Streaming has allowed me to find some obscure movies that I would likely have never checked out. I watch a lot of crappy movies, but even I have passed up spending money on something that looks unappealing. With streaming I still have the option to check it out. If I don’t like the movie, I shut it off without feeling guilty about spending money on it. The most recent example of this is when I caught a flick called Slice. I wasn’t sold on the plot synopsis and would likely have put it right back on the shelf if I were in a traditional setting. But it wasn’t so I gave it a shot and really enjoyed the movie. Here a case can be made that this sort of service allows the consumer to take a chance on something that normally we wouldn’t. The big disadvantage to this is the availability to movies changes as the various services update their catalogs. Things are added and removed on a monthly basis, so you can’t always count on it being there when you want to watch it. That can be annoying if you are in the mood to watch a movie and can’t find it anymore.

          Purchasing digital copies mitigates this and is also convenient if you are waiting for a new release. I’m a huge nerd when it comes to checking out the latest horror or science fiction flick. Do any of you remember the guys that would be waiting at the big box stores on new release day with their list of what was coming out that week? Well I was one of them! I knew what was scheduled and of those what I wanted. If it wasn’t something likely to be hitting the local store, I had it preordered and ready to ship the day it was released. That took a lot of time and honestly was a bit silly. Sometimes it took me weeks to get to a movie that I just had to have the day it came out. Let me give you an example of how it works now. Puppet Master: The Littlest Reich came out a few months ago. I was really excited to check it out, but the weekend it was released I was busy with family stuff. No big deal because I knew I could pop online and order a digital copy to watch whenever I had time. The process from purchase to opening credits took no more than five minutes. See the difference? I can add any new movie to my collection with a few clicks, so I never have to worry about them selling out or not being in stock at a later date. The idea that I could be missing out on something if I’m not in line the day of release is totally gone.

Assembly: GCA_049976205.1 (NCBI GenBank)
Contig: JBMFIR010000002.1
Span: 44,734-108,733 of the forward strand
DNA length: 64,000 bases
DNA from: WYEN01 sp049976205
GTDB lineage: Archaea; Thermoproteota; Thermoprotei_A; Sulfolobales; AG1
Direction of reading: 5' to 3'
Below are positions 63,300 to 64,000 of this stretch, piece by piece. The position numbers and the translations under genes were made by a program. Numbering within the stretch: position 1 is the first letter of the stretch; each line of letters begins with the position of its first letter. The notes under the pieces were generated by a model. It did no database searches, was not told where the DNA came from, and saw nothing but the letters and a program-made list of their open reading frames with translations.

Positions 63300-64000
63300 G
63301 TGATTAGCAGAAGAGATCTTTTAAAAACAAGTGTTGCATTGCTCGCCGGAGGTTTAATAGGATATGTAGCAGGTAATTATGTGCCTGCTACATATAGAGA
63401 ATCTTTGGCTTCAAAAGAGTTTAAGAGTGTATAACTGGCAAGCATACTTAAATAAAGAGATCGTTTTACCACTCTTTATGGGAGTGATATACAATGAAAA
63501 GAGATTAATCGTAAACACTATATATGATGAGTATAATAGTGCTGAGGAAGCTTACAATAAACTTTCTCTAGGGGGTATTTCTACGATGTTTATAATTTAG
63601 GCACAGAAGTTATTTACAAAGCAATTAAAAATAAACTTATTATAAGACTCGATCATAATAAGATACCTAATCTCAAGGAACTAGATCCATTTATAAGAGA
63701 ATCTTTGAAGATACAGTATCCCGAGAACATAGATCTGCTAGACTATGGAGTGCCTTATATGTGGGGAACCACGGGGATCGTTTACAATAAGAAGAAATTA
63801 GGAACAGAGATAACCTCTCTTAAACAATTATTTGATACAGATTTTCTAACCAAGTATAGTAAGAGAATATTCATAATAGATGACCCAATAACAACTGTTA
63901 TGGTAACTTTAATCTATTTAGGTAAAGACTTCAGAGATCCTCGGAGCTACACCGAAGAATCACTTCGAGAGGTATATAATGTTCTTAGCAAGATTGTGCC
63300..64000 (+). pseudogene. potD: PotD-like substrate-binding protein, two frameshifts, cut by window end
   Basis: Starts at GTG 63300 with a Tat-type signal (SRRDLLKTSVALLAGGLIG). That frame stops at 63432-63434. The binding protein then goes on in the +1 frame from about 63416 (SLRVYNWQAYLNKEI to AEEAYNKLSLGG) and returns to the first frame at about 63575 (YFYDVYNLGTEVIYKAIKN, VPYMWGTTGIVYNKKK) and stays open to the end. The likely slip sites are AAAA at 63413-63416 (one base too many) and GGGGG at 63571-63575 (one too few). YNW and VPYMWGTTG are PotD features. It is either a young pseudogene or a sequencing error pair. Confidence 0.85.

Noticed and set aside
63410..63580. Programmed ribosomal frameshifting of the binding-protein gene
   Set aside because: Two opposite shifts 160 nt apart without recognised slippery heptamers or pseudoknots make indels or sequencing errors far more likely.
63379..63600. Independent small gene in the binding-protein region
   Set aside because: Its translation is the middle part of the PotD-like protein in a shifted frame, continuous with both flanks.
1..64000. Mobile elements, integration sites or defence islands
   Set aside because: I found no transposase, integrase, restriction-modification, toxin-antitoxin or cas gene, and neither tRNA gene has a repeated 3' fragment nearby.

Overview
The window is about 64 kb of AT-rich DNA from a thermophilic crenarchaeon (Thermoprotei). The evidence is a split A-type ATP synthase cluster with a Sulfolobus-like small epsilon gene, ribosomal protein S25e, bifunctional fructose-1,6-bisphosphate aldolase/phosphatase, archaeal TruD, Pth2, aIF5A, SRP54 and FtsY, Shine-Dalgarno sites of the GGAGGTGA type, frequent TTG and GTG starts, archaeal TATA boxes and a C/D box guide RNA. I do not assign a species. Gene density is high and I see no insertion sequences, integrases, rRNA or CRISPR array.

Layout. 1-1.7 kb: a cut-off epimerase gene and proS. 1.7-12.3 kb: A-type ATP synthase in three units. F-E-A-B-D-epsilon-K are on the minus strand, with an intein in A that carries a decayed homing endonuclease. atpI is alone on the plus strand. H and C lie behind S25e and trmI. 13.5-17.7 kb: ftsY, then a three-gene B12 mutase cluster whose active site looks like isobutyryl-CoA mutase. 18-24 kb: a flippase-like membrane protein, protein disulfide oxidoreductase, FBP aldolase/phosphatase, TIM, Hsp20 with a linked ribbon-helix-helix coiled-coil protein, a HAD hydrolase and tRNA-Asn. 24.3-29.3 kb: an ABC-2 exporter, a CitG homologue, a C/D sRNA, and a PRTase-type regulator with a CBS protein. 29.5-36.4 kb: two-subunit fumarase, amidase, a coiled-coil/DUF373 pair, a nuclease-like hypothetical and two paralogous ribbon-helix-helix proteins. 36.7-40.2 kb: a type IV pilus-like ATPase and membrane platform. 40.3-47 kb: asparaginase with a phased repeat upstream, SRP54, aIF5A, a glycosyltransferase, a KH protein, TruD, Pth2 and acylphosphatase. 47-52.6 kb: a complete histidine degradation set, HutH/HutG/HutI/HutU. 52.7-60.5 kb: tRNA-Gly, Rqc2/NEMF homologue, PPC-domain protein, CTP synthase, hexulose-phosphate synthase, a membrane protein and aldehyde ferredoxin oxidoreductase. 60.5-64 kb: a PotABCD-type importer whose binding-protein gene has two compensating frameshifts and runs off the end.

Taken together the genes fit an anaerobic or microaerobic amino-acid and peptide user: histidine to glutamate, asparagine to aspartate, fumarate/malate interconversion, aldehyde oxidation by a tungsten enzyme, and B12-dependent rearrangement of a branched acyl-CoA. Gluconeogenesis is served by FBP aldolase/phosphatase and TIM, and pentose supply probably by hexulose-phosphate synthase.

While I understand that not everyone is as obsessed with this as I used to be the point is that digital copies make it really easy to purchase and watch any movie you want at almost any time. The biggest downside to this is that in theory if the company that you purchased the movie from ever goes out of business you could lose your access to what you have purchased. That used to bother me until I realized that Amazon and Apple aren’t likely to go anywhere anytime soon. The one thing that does bug me is the cost of these digital copies. They cost almost as much as the actual DVD or Blu-Ray would! Considering that they don’t have the manufacturing or shipping cost it seems like a cash grab.

I’ve made the case for streaming and digital copies but what are the arguments for owning physical copies of your favorites? Like many of you I’m a collector at heart. The very idea of owning a movie meant that I had it in my hands or at the very least sitting on my shelf. It needed to be available for me to pop on anytime that I wanted to. Want to watch that obscure zombie movie? It is sitting right there ready to go. Want to see hours of special features on your favorite horror flick? Again, it is sitting right there on the super-duper new Blu-Ray that in many cases I’ve recommended here before! These are things that can’t be provided consistently from streaming sites.

But wait. We can always purchase a digital copy to watch anytime that we want. Some of those even come with the special features you can get on the DVDs and Blu-Rays. This is almost the same as owning a physical copy. Theoretically a combination of streaming and digital could replace all of our collections. I have been shocked at the obscure stuff that took me years to collect suddenly showing up on these streaming services. Hell, there are movies that used to be a nightmare to track down suddenly on YouTube for free. Damn it I just made another argument against physical media.